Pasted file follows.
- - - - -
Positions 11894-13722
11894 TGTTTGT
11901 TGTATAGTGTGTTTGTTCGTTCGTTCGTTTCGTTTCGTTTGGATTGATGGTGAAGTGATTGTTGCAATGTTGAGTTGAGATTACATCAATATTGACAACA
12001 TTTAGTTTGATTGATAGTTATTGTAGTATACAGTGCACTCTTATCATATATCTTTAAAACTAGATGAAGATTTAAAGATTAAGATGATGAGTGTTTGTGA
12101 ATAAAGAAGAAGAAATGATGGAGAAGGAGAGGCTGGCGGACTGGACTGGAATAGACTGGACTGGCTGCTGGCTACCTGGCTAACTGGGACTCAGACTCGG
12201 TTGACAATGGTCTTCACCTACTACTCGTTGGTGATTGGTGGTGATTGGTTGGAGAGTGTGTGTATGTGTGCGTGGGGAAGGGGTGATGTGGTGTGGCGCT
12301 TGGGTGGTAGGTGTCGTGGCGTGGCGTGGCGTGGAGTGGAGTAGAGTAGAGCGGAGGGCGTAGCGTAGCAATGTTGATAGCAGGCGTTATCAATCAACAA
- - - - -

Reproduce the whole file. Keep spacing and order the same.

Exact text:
Positions 11894-13722
11894 TGTTTGT
11901 TGTATAGTGTGTTTGTTCGTTCGTTCGTTTCGTTTCGTTTGGATTGATGGTGAAGTGATTGTTGCAATGTTGAGTTGAGATTACATCAATATTGACAACA
12001 TTTAGTTTGATTGATAGTTATTGTAGTATACAGTGCACTCTTATCATATATCTTTAAAACTAGATGAAGATTTAAAGATTAAGATGATGAGTGTTTGTGA
12101 ATAAAGAAGAAGAAATGATGGAGAAGGAGAGGCTGGCGGACTGGACTGGAATAGACTGGACTGGCTGCTGGCTACCTGGCTAACTGGGACTCAGACTCGG
12201 TTGACAATGGTCTTCACCTACTACTCGTTGGTGATTGGTGGTGATTGGTTGGAGAGTGTGTGTATGTGTGCGTGGGGAAGGGGTGATGTGGTGTGGCGCT
12301 TGGGTGGTAGGTGTCGTGGCGTGGCGTGGCGTGGAGTGGAGTAGAGTAGAGCGGAGGGCGTAGCGTAGCAATGTTGATAGCAGGCGTTATCAATCAACAA